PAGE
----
In the first two months of COVID-19, an estimated 1.5 million health care jobs were lost. Although staffing levels have rebounded, according to the U.S. Bureau of Labor Statistics, there are plenty of warning signs to suggest there are more hurdles to overcome.
A 2021 report by the industry market analytic firm Mercer estimated the U.S. will have a shortage of approximately 446,000 home health aides, 95,000 nursing assistants, 98,700 medical and lab technologists and technicians and more than 29,000 nurse practitioners by 2025.
In Kansas, 51 local health department administrators or local health officers left their positions due to the pandemic between March 15, 2020 and August 31, 2021. In the Kansas City metro area alone, three department directors have left their posts.
Demand will continue to grow as the U.S. population ages and areas like Johnson County see population growth, Hunt said.
“We're gonna be spending these next few years trying to figure out a sustainable way to keep our staffing adequate to respond to the growing population and an increasingly diverse community in Johnson County,” he said.
Jackson County Public Health estimates only about 20% of the county’s health care workers from before the pandemic are still with the department.
Department administrators frequently pointed to funding as a roadblock to recruitment and retention. But they also say increased public scrutiny, misinformation and restrictions passed in state legislatures wear on public health workers.
At least 30 states, nearly all led by Republican legislatures, have passed laws since 2020 that limit public health authority, according to a Washington Post analysis.
In Missouri, a law limits local public health restrictions. Counties receiving public funds are barred from requiring proof of vaccination to use public facilities.
Limited funding and restrictive laws approved by lawmakers have led many in the field to feel they can’t adequately do their job.
In a study published in the Journal of the American Medical Association, just under 32% of doctors reported feeling burned out in 2019. In 2022, that figure rose to 40%. Nurses fared similarly — nearly 41% reported burnout in 2019 and by 2022, the number was a shade over 49%.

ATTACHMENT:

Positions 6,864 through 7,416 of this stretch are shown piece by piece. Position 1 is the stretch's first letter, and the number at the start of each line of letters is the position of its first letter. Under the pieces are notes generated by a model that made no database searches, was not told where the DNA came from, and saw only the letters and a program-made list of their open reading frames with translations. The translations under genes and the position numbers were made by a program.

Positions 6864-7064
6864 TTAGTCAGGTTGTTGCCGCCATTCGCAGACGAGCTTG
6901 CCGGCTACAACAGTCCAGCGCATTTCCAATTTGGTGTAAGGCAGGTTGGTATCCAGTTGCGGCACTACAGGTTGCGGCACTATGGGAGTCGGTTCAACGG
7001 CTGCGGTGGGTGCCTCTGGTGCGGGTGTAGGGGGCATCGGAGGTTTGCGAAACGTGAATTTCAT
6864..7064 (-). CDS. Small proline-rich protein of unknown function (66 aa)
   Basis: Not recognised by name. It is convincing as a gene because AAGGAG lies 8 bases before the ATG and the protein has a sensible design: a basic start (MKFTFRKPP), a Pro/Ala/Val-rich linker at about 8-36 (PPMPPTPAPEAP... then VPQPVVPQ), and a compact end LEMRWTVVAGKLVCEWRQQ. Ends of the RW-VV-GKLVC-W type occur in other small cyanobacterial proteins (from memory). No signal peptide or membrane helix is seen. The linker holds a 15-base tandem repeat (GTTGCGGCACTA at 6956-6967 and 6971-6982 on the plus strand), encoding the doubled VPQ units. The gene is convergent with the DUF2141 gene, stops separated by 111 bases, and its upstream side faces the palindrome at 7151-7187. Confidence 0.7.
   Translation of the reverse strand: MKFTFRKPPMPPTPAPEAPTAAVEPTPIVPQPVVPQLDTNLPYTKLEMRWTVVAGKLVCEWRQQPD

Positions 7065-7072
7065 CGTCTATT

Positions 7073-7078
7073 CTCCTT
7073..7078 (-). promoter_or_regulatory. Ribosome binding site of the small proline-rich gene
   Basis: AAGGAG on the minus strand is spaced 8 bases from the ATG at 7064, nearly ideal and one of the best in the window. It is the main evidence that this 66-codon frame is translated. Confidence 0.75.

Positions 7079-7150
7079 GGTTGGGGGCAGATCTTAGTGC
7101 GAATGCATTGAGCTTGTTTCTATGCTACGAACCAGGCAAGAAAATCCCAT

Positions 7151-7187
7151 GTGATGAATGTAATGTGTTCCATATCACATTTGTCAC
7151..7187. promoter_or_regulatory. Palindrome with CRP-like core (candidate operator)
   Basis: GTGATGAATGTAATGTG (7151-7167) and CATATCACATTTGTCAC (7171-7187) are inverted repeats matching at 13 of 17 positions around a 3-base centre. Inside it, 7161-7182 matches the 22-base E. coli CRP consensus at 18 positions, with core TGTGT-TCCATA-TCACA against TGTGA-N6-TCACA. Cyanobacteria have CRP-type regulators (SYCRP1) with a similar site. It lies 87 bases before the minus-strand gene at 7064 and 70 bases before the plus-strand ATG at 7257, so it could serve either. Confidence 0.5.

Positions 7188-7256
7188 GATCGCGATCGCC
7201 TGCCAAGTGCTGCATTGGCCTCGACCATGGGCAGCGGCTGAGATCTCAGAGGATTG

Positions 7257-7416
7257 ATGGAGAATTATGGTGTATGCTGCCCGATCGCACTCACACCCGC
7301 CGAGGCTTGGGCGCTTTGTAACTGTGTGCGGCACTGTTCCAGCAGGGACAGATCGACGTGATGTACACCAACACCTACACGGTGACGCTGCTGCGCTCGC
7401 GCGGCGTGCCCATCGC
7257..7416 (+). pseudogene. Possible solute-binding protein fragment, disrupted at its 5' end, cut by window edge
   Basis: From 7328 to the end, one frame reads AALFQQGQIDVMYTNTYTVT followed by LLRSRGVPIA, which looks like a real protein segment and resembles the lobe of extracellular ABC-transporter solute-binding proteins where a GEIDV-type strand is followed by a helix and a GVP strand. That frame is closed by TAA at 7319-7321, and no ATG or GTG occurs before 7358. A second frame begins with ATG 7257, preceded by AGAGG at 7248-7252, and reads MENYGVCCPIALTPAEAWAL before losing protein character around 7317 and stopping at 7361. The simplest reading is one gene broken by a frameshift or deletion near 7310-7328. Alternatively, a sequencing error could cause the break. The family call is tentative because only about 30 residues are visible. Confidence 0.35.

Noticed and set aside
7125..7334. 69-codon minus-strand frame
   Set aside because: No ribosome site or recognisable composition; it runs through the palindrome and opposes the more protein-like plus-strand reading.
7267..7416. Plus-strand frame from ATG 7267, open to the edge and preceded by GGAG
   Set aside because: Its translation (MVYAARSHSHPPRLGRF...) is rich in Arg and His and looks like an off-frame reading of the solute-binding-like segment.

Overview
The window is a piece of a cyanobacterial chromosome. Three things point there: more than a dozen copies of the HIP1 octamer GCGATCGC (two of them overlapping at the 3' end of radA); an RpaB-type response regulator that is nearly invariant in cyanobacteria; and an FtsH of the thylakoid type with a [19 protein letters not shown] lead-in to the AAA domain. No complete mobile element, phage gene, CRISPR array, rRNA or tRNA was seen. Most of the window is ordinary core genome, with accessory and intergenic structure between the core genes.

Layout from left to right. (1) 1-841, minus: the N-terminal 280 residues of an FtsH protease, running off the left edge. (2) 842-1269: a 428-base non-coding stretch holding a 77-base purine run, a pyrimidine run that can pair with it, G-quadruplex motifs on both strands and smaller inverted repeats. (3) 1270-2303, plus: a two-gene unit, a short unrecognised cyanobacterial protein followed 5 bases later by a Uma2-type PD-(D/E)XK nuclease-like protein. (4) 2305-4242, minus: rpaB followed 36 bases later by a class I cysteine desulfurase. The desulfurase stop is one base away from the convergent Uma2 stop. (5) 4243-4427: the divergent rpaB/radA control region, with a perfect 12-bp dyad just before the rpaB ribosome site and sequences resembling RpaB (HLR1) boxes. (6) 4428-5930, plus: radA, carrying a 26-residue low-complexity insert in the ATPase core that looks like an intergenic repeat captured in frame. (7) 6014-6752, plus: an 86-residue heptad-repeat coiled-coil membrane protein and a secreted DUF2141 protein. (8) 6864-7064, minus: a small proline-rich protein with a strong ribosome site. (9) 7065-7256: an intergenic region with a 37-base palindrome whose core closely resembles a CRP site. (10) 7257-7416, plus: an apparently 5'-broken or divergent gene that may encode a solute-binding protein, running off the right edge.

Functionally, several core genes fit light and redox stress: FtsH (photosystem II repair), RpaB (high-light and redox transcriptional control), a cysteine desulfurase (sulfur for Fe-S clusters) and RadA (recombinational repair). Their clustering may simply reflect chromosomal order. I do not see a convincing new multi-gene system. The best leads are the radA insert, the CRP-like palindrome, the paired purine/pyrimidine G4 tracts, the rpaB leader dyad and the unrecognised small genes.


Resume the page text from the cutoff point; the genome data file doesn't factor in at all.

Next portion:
But across the metro, departments reported staff morale is starting to trend upward again. It isn’t an easy readjustment, though, said Andrew Warlen, director of the Platte County Health Department.
Warlen compared health care workers to firefighters after a big inferno.
“If you spend all your time on emergency alert, just responding to that emergency day in and day out, it's actually kind of hard to go back to the regular fire station and start cleaning the fire engine and cooking and doing the things you used to do before the big forest fire,” Warlen said.
Building Back Up
Warlen says recruitment, retention and training are critical to strengthening public trust. He and department leaders across the metro say it's essential that public health departments instill confidence in the community that they're prepared to meet needs beyond COVID-19.
In Clay County, the department is engaging in community conversations with the Northland Health Alliance, where they are holding events to inform the public about their work and the services they provide.
For Platte County, an important first step in that process was opening a new building at 7925 NW 110th Street, near the airport. Warlen says it is centrally located and on a bus path.
The department had planned to move since 2020 but had to put plans on hold because of COVID-19.
“Those types of things, just having a well-lit structure that is professional instead of working in a building that's 63 years old that looks like scraps, it does help credibility,” Warlen said.
Jackson County also opened a new building in Lee’s Summit at 3651 NE Ralph Powell Road in June. The location offers expanded waiting rooms, lactation rooms for nursing mothers and more than double the number of clinical rooms.
It also brings the Jackson County Environmental Health Department and Women, Infants and Children nutrition program under the same roof for the first time.
Terrie Garrison, deputy director of the Wyandotte County Health Department, said these intra-county partnerships are one of the good things to come out of the pandemic.
“It was all hands on deck. We had to bring everybody together,” Garrison said. “We had folks in our environmental department, working our mass vaccine clinic, helping to fill out forms. We had everybody doing different jobs stepping into roles they hadn't ever stepped into before.”
Garrison says efforts to work with community partners are even more important than efforts within county offices. Garrison has found collaborating with respected institutions incredibly useful to build trust during the pandemic.
She hopes to see those efforts continue across the city.
“We had many, many, many partners that came to the table, took on roles, helped with the mitigation response,” Garrison said. “Public health is not an island.”